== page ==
Instead of applauding Griffin at the Fatima conference, he should never have been invited. His "libertarianism" is pure poison. Unfortunately, many Catholics believe this form of anti-communist radical capitalism is somehow in harmony with the Church. It is not. It is diametrically opposed to the Church.

Griffin tries to divide the world into two camps -- collectivists and individualists. The only true division that matters is Catholics who believe in the reign of Christ the King and the rest. The others are in the great majority -- throughout history this has always been true. But we have God given hope while those without the true faith live and die in misery.

Griffin makes some good points, but for the wrong reasons. It is true we don't need more laws, what we need is the teaching of the Gospel of Christ. When society is ruled by Christ then laws and the state become subservient to God. What we need is a Christian moral society. Then we would not need to fine people in order to make them do good.

Think of the saints. What motivates them? It is love of Christ.

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"The desire for peace is certainly harbored in every breast, and there is no one who does not ardently invoke it. But to want peace without God is an absurdity, seeing that where God is absent thence too justice flies, and when justice is taken away it is vain to cherish the hope of peace. "Peace is the work of justice" (Is. xxii., 17). There are many, We are well aware, who, in their yearning for peace, that is for the tranquillity of order, band themselves into societies and parties, which they style parties of order. Hope and labor lost. For there is but one party of order capable of restoring peace in the midst of all this turmoil, and that is the party of God. It is this party, therefore, that we must advance, and to it attract as many as possible, if we are really urged by the love of peace."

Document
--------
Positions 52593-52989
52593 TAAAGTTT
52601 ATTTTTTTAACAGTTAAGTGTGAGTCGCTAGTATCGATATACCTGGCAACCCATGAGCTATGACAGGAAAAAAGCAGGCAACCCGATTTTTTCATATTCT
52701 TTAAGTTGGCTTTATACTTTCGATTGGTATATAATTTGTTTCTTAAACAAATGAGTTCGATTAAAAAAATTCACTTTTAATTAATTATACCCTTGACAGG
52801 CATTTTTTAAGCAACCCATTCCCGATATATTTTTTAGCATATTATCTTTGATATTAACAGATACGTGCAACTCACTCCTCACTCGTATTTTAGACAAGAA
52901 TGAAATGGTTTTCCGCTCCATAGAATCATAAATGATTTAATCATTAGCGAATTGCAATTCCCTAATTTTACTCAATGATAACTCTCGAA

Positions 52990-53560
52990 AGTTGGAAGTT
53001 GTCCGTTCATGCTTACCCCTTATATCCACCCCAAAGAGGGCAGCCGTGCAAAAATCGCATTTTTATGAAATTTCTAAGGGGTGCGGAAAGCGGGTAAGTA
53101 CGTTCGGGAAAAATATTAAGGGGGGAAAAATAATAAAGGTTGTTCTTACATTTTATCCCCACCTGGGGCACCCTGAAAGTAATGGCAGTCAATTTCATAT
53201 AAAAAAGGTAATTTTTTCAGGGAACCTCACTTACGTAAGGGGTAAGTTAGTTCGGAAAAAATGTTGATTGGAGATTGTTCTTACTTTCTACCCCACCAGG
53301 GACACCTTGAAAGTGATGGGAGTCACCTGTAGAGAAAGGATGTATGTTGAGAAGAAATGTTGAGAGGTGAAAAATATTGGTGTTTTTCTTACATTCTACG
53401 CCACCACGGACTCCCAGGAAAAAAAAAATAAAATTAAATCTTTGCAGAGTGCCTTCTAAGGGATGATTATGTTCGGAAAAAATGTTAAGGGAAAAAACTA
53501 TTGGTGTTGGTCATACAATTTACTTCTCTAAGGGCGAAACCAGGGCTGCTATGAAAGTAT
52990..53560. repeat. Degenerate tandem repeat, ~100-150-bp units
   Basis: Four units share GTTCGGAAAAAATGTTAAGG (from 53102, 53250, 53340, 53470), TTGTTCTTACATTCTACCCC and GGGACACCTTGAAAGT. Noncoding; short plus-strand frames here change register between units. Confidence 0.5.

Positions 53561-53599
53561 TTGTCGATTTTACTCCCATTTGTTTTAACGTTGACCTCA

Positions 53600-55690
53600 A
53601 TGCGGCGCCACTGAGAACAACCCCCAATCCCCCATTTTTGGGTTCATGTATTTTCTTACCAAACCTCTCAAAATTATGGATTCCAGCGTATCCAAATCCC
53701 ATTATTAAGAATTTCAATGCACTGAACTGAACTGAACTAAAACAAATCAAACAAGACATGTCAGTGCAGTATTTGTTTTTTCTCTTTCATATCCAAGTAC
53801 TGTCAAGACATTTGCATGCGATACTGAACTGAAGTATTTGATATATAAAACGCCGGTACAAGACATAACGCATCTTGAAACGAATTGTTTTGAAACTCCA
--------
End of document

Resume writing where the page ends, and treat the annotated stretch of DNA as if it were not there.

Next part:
-- From "E SUPREMI" ENCYCLICAL OF POPE PIUS X ON THE RESTORATION OF ALL THINGS IN CHRIST. OCTOBER 4, 1903

1 comment:

  1. Thank you very much for recommending Cornelia Ferreira´s speech. It took me eight years to find out for myself what she has outlined in one hour.
    Yes, it is true what she stated: "democracy" means for communists "communism". In better times, that is 50 years ago, we even had priests who warned us that the communists have given the words another meaning. "Peace" means "communism", too.
    I always have a bad vibe about the so called "pontifical council for justice and peace", especially when I read what they are concerned with most for example: "The Pontifical Council for Justice and Peace released a 6,500-word document last week entitled “Towards Reforming the International Financial and Monetary Systems in the Context of Global Public Authority”."
    http://www.catholicherald.co.uk/news/2011/10/28/vatican-calls-for-global-government-to-oversee-markets/